OCTOBER 16, 2012
Eight months after I moved from Southern California back to the East Coast, I was able to visit the Jackonville Zoo in Northern Florida. Having found a business investor, I purchased the Canon 5D Mark II. Here was my first real test of using a professional DSLR.
I knew the basics, the technical side of photography. Most digital cameras are similar in this regard. However, I also learned that each camera has a different feel to it. The Mark II was definitely heavier in weight than the Rebel XTi I previously owned. Yet, as expected, the quality of the photographs improved significantly. And with a full-frame sensor, I didn’t have to compensate for the camera cropping out parts of the scene.
I photographed as many of the animals as I could. No real threat of rain. I began in the Aviary. Many of the birds here seemed to be comfortable in this environment. Capable of flying, but never really drifting too far away from the area. From ducks to larger birds, they were used to being photographed. Some seemed to pose, making sure I captured their ‘good’ side. I had to ask myself, ‘Do animals know what a camera is, what it does?’ Perhaps, they caught on after a while.
I moved on to groups of animals from Africa. The warthogs were alert and did not like cameras pointed at them. They seemed almost annoyed, wondering why people bothered in the first place. I could almost make it out from their facial expressions and how the hid in the shade when a camera was raised. 😦 I moved on more quickly out of respect for their wishes.
Next, were…hmm…they reminded me of deer, but far from it. Then, a zebra who obviously wanted privacy. Finally, the Lionness; she sat still, moving gracefully when she did. Yes, she was a perfect model. Her counterpart, the male, was the complete opposite. His mane made him seem all the more powerful. No, Kings stay in the shade, no pictures that day. I had the audacity to try…and failed, seemingly to his delight.
Onward. All sorts of bushels and floral, the colors jumped out at me. A bird kneeling down for a drink of water, dark red over its brow…the perfect accent color to its shade of blue feathers. Yes, I suppose animals know how to match their attire. Everyone has to look their best for pictures.
A heavy door opened to the reptiles. Turtles, ridiculously large frogs, and snakes. The best and the worst to behold. Graceful. Elegant. Deadly. The last one held a sinister gaze that could haunt me. Needed some air.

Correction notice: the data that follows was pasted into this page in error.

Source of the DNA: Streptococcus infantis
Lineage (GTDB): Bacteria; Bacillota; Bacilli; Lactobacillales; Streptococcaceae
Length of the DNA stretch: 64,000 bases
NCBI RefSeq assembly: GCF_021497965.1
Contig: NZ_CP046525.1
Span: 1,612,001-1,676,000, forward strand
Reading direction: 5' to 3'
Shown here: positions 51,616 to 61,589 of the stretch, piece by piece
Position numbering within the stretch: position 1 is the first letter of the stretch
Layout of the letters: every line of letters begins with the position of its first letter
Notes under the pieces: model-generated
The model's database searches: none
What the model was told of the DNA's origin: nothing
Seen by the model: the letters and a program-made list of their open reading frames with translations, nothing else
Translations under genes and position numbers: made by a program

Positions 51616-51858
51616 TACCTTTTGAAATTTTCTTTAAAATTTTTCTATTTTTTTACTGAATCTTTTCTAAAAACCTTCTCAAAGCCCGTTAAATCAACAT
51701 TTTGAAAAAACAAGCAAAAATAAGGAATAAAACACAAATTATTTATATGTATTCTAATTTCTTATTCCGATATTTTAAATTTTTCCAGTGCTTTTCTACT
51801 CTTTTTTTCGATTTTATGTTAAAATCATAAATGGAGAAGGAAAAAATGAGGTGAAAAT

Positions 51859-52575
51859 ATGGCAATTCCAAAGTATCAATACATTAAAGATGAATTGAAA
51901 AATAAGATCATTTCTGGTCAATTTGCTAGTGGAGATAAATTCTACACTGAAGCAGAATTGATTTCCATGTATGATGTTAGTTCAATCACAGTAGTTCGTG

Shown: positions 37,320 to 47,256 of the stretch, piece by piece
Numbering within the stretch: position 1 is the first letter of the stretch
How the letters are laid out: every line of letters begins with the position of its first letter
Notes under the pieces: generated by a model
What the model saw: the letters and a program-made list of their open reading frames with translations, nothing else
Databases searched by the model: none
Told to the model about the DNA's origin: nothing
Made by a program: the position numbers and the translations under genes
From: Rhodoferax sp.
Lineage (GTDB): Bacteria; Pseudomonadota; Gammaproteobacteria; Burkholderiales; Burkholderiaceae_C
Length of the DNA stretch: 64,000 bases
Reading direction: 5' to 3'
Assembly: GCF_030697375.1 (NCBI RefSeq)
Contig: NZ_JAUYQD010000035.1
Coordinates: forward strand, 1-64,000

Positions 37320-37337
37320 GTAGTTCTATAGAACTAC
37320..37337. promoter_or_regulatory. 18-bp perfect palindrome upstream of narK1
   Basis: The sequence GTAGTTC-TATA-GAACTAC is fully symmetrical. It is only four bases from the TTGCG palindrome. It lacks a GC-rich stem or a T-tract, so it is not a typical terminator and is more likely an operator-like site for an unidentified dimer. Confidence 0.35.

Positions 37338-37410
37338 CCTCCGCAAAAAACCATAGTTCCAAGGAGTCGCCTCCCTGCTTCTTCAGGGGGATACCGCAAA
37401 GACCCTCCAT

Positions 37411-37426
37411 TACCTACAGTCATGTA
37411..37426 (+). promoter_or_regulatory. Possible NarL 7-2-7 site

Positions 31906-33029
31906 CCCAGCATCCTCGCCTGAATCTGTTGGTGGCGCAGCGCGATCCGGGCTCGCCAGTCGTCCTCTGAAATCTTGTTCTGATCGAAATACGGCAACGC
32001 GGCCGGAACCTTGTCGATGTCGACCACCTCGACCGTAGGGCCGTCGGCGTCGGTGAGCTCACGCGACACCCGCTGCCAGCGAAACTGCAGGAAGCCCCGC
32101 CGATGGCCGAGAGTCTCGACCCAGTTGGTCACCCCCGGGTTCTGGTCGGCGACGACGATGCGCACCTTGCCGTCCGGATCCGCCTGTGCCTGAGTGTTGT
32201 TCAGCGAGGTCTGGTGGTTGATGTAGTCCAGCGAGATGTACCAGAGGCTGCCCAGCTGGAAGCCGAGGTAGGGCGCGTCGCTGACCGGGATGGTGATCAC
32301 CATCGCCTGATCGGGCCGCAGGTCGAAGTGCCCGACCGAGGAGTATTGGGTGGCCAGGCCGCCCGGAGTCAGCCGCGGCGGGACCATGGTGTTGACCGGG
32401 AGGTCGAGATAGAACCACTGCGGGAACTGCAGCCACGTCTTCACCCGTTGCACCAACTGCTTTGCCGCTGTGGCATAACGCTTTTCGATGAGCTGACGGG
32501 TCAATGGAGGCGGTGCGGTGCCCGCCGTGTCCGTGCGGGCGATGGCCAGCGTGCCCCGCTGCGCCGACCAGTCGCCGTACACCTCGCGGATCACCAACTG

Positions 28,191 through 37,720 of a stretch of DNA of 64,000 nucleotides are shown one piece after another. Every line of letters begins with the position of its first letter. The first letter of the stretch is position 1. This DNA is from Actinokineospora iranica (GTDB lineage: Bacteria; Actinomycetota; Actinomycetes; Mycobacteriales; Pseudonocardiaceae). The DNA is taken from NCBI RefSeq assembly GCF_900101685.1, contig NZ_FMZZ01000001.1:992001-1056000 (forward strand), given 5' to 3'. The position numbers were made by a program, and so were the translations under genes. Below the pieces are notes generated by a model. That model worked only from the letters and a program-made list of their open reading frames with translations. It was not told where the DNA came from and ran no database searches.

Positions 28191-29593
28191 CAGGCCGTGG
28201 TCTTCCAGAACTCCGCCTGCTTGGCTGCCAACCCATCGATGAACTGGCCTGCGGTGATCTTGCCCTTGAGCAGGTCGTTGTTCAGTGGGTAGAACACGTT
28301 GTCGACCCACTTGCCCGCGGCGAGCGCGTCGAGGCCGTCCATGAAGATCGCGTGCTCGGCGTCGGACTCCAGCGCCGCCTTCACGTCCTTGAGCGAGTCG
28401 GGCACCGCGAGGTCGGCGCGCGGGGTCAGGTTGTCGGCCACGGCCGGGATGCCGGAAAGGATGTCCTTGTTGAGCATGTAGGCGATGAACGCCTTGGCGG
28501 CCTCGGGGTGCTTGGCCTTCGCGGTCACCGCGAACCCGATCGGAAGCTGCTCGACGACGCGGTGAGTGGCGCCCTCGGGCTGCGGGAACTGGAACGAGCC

A few birds here and there, especially if you looked hard enough. Then, it was off to “Japan” or the section rather. Koi fish swam wildly in a large, dark pond as children fed them small pellets of food. It was hard to keep up with where they were going. I decided to anticipate where they would head to compose better shots. They calmed as the kids dashed off, their parents on the move. I sat at the edge of the pond, snapping away at what seemed to be decent scenes. I never really know until I get home and look at my results on the big screen. Faith.
Next, I went to a garden. My legs were tiring. The sun had gone passed the top of its arch and headed down. Strange bushels, whispy, all around. I captured what I found. Another swallow of Gatorade, wondering if I missed some place. One more section. Stingrays. What interesting variety of creatures there are.
Too much light had passed. Exposures were very dark. And I was ready to head home. I captured what I could, hoping to bring out any ambient light in editing. I did. Accidentally over-exposing one image turned into a brief stylistic trend. They look nothing like the rest of the collection, though I don’t have the mind to change a thing.
Fourty-eight images in the end. I could add more. Always. But it has to end somewhere, sometime. I may continue to feature the ones that really catch my attention in the days ahead. For now, this is the Series in its entirety. Do you have a favorite? Or one you don’t like at all? I have a few favorites; it’s hard to choose. Another story come and gone. Another experience to remember as long as I can.
Eric Christopher Jackson